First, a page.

Education and training skills are failing Scotland's tourism industry says Holyrood committee


Scotland’s education, training and skills structure is patently failing to deliver what the tourism industry needs says an inquiry report published today by the Scottish Parliament’s Economy, Energy and Tourism Committee.

The findings call for a major rationalisation of the 4,000 hospitality training courses in Scotland, many of which do not appear to produce the skills required by hotel and restaurant businesses. The report also recommends a streamlining and de-cluttering of public sector bodies and initiatives which promote tourism.

Convener of the Economy, Energy and Tourism Committee Tavish Scott said:

“Tourism is worth more than £4 billion a year to Scotland’s economy and employs more than 200,000 people. It is an industry we can ill-afford to let stagnate. While we welcome the Government and industry’s shared ‘ambition’ to grow revenue by 50 per cent by 2015, the most recent figures for 2007 show a further real terms fall in revenue.

“Without a more confident, skilled workforce, we will not be able to grow this vital industry and reach the 2015 goal, nor will we be able to improve the quality of product on offer to tourists.”

Education, training and skills

On education, training and skills within the tourism sector, Tavish Scott added:

  • “This is an area where the current structure is patently failing to deliver. During the course of our inquiry, we were continually amazed at the number of hotels and restaurants which experience recruitment and retention problems. There is a clear mismatch between the skills needed by business and those offered by graduates.
  • “While there are examples of good practice, we do not think it is right to continue with a system that offers more than 4,000 different courses in hospitality and tourism, delivered by more than 40 different education and training providers across Scotland.”

Accordingly, the committee recommended that the Government and key agencies “de-clutter and rationalise” the provision of education, skills and training in the sector and reprioritise the resources towards a system that is demand-led, and enjoys the support of the industry.

As part of that rationalisation it called for a move towards the establishment of a small number of hotel schools along the lines of the high-quality models used in Austria and Switzerland.

Ease of investment

On ease of investment in the sector, the report found that planning problems, building control issues and a difficult environment for inward investment all impacted negatively upon the quality, capacity and scope for new products. This must change in order to drive indigenous and international investment.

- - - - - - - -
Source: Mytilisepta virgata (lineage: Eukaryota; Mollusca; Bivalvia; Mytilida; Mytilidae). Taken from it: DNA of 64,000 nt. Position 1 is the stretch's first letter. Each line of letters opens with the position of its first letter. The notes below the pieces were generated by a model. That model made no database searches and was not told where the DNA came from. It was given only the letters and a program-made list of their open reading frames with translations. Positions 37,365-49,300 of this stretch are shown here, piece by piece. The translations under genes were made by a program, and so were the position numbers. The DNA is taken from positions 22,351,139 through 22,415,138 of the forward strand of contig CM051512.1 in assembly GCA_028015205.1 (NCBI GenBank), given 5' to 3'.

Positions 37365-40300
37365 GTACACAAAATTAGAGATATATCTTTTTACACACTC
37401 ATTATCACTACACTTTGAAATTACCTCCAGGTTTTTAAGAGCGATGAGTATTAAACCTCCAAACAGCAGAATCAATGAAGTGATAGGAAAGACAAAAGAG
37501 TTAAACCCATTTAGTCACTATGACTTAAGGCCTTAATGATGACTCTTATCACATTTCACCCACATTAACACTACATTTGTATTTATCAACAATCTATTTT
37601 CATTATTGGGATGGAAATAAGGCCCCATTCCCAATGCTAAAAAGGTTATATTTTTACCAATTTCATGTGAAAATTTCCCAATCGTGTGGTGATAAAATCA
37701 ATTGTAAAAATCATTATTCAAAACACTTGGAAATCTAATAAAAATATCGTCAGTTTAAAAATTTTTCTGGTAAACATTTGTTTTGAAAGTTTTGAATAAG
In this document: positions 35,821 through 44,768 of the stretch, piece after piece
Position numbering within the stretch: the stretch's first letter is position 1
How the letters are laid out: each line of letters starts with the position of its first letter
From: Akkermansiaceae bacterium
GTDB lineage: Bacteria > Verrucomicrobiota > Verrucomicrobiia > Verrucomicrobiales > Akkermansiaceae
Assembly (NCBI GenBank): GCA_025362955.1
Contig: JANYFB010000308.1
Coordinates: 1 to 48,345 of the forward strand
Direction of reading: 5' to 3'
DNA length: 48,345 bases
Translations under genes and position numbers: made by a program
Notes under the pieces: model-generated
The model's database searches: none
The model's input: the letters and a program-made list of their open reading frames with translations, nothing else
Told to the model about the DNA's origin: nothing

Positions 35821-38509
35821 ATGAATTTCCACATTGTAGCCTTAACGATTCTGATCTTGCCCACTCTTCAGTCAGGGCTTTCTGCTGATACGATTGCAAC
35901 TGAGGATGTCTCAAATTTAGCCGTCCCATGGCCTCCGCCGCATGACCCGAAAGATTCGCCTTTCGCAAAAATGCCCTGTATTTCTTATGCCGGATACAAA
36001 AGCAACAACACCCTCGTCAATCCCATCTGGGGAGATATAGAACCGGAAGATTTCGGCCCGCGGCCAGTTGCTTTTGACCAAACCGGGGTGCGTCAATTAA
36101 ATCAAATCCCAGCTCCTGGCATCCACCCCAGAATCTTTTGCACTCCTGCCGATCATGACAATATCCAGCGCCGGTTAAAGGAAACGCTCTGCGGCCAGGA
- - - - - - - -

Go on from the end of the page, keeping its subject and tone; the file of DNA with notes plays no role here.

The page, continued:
Mr Scott said:

“It is of vital importance that we send out a clear signal that Scotland is ‘open for business’ in terms of tourism development.

“We welcome local authorities such as Glasgow City Council which have afforded major tourism projects ‘fast-track status’ and have designed their planning systems accordingly, particularly in relation to pre-approval discussions with developers and statutory bodies. We want to see this replicated across Scotland.”

  • Clarity of functions
  • On the cluttered landscape of public bodies involved in promoting tourism the committee reported that it was very concerned about the current duplication of effort, wasted resources and increasing ‘mission creep’ of certain public bodies which act in a fashion beyond that originally intended.
  • The committee also called on the Scottish Government to “streamline and de-clutter” the myriad of publicly-funded tourism initiatives such as Pride and Passion, Hospitality Assured, Tourism Intelligence Scotland and Scot – Land of Food and Drink.
  • As a quid pro quo for a greater clarity of functions within the public sector, the committee recommended that the leading industry bodies consider establishing a single, more unified trade body.

Direct connections to Scotland

The committee’s report also called for the Government to consider establishing ‘destination marketing initiatives’ targeting customers on potential new flights into Scotland. This would not involve direct subsidies to airlines, but would include clear branding, marketing and air route development. Similar initiatives should also apply to rail companies.

The committee also called for there to be a continuous, fully functioning rail connection between Scotland and England at all times.

Technology, marketing and communication

With respect to (the publicly funded website), the committee believes that the current business model is patently flawed and obsolete. It recommended that this is rethought, focusing on information provision and a comprehensive, free listing service and does not attempt to provide accommodation availability and booking services directly to users but refers them on.

The committee further recommended that the Government investigates whether additional resources can be provided to move towards free provision of software for companies to be web-enabled.


The committee recommended that the Government reconsiders the plans and explores all funding options to enhance the programme for Homecoming 2009, the next major initiative. The committee also called for there to be secure and sustainable funding for some of Scotland’s landmark and signature events, such as the Edinburgh Festivals.

‘Bed tax’

The committee was not supportive of any initiative to introduce a ‘bed tax’ or ‘transient visitor levy’ in Edinburgh or any other part of Scotland to fund events or other tourism projects.

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